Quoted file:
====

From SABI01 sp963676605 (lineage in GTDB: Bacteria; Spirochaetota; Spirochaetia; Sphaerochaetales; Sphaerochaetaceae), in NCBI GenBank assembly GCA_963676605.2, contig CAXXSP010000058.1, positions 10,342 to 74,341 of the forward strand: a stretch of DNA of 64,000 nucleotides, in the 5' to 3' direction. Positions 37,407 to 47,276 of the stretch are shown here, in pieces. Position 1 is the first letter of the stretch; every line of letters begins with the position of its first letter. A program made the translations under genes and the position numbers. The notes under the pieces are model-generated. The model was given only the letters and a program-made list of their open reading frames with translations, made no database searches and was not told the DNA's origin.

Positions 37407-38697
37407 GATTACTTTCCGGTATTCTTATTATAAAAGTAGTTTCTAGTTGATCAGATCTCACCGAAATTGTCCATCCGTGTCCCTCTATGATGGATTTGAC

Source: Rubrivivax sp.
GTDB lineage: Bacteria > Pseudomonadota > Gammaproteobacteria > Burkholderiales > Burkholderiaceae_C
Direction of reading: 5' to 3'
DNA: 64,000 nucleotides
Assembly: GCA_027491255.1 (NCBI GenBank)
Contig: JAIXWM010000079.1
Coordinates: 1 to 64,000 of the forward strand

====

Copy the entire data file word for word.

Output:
From SABI01 sp963676605 (lineage in GTDB: Bacteria; Spirochaetota; Spirochaetia; Sphaerochaetales; Sphaerochaetaceae), in NCBI GenBank assembly GCA_963676605.2, contig CAXXSP010000058.1, positions 10,342 to 74,341 of the forward strand: a stretch of DNA of 64,000 nucleotides, in the 5' to 3' direction. Positions 37,407 to 47,276 of the stretch are shown here, in pieces. Position 1 is the first letter of the stretch; every line of letters begins with the position of its first letter. A program made the translations under genes and the position numbers. The notes under the pieces are model-generated. The model was given only the letters and a program-made list of their open reading frames with translations, made no database searches and was not told the DNA's origin.

Positions 37407-38697
37407 GATTACTTTCCGGTATTCTTATTATAAAAGTAGTTTCTAGTTGATCAGATCTCACCGAAATTGTCCATCCGTGTCCCTCTATGATGGATTTGAC

Source: Rubrivivax sp.
GTDB lineage: Bacteria > Pseudomonadota > Gammaproteobacteria > Burkholderiales > Burkholderiaceae_C
Direction of reading: 5' to 3'
DNA: 64,000 nucleotides
Assembly: GCA_027491255.1 (NCBI GenBank)
Contig: JAIXWM010000079.1
Coordinates: 1 to 64,000 of the forward strand